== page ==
Master Class: Derivative Products: Options on shares, stocks, currencies and equities
The contract gives the holder the right to buy or sell a given number of shares at the exercise price.
Foreign Currency Options
These contracts give the holder the right to buy or sell a foreign currency denominated amount. They are usually traded on the over-the-counter market.
A call option would give the holder the right to buy a specified amount of foreign currency at a predetermined exchange rate expressed as local currency per unit of foreign currency. For example if the holder may have the right to buy EUR 100,000 for EUR 1.34 per USD. If the exchange rate rose to 1.35 and if the holder exercised the option the payoff (before accounting for the upfront cost of the option) would be USD 1,000 = 100,000 × (1.35-1.34).
The contract gives the holder the right to buy or sell a multiple (M) of the index value at the exercise price. The index value used is the one at the end of the day in which option is exercised. This is a cash settlement contract and does not require delivery of the portfolio underlying the index on the exercise date. Usually these are exchange traded.
When a call option is exercised the holder will receive (S-K) × M in cash, where S is the value of the index, K is the strike price and M is a multiple of the index.
When a put option is exercised the holder will receive (K-S) × M in cash.
This is an option on a futures contract. It gives the holder the right to enter into a futures contract at a specified futures price by a certain date. Futures options tend to be American options.
A call option gives the holder the right to a long position in the underlying futures contract plus a payoff equal to the difference between the futures price and the strike price.
A put option gives the holder the right to a short position in the underlying futures contract plus a payoff equal to the difference between the strike price and the futures price.
The expiration date mentioned in a futures option pertains to the delivery date of the underlying futures contract. The option will expire on this date or may be a few days before this date.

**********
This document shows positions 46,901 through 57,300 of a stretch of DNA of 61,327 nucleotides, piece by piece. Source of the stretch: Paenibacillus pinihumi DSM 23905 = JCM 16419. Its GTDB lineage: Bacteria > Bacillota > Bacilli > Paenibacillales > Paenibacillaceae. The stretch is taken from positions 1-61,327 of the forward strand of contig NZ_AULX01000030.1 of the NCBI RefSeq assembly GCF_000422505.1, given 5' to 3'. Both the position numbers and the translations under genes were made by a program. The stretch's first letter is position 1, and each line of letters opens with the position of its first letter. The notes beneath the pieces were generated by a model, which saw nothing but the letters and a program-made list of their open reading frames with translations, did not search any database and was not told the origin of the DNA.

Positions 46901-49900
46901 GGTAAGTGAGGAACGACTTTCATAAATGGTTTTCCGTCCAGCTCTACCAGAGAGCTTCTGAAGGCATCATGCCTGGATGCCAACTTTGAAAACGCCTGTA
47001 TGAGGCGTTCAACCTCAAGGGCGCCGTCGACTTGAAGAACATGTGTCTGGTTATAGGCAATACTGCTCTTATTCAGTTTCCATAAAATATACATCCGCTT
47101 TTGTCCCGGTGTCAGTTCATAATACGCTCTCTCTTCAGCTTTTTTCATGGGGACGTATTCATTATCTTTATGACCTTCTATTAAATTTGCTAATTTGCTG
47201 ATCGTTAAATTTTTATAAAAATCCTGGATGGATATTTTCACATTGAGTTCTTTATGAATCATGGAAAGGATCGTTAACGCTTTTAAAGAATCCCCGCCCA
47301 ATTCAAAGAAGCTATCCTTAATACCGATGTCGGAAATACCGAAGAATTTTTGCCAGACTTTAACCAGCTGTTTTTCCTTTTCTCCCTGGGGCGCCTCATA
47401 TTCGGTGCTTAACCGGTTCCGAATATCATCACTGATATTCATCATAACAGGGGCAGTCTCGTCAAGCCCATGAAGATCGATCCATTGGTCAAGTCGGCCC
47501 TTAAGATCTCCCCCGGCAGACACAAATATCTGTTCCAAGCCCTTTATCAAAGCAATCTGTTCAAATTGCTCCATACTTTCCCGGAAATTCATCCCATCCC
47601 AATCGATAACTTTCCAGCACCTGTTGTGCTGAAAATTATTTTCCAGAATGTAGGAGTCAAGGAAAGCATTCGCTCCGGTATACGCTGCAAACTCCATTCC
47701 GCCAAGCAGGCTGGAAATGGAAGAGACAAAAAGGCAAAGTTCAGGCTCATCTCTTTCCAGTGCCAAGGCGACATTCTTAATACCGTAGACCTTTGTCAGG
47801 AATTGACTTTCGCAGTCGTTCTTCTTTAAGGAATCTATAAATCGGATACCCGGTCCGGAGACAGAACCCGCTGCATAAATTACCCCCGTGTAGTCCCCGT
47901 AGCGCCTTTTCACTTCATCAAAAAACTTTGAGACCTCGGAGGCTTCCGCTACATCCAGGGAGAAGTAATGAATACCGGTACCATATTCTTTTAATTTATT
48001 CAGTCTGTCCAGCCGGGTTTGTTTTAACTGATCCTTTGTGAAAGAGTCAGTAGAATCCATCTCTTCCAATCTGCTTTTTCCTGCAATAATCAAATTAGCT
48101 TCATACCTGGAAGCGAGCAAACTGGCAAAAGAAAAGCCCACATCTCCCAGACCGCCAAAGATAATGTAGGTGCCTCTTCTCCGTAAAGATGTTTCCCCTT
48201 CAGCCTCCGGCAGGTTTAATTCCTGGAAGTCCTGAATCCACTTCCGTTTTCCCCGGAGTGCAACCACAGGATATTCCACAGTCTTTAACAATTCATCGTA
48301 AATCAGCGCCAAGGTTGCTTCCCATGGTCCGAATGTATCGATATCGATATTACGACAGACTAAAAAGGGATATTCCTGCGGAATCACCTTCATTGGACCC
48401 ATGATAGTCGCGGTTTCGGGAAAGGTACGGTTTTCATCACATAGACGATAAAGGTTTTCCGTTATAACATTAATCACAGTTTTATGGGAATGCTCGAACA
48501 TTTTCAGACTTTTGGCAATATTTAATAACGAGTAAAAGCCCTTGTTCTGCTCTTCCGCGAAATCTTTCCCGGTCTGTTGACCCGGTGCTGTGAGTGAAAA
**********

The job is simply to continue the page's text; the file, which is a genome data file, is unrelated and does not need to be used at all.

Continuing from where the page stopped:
Most common futures options are options of Treasury bond futures, Treasury note future and Euro dollar futures.
This is an option issued by a company that permits the owner to purchase a certain number of common stock for a specified price. Warrants are usually issued when the company issues bonds to encourage investors to purchase the bonds. They tend to have a long time to maturity and some may even be perpetual. The exercise price of the warrant is usually set higher that the market price at the time they are issued and tend to increase with time. Some warrants are detachable from the underlying instrument and can be traded on organized exchanges. Others can only be exercised by the bond holder and are called non-detachable warrants.
Employee Stock Options
These are call options offered to company employees, primarily its executives as an incentive to work for the interests of the company. Other features include:
- Usually the strike price equals the market price at issue, i.e. the options are at-the-money when they are issued
- Long tenors, between 10-15 years
- Vesting period during which options cannot be exercised. Also, if the employee leaves the job during this time he will not be able to exercise the option in future
- The options cannot be sold. Therefore the only way that employees can realize a cash benefit is to exercise the option and then sell the shares.
- When the option is exercised the company issues new shares which are then sold to the employee at the strike price
The holder of a convertible bond has the right to convert the bond to equity (common stock) of the issuer at predetermined dates and for a predefined conversion ratio.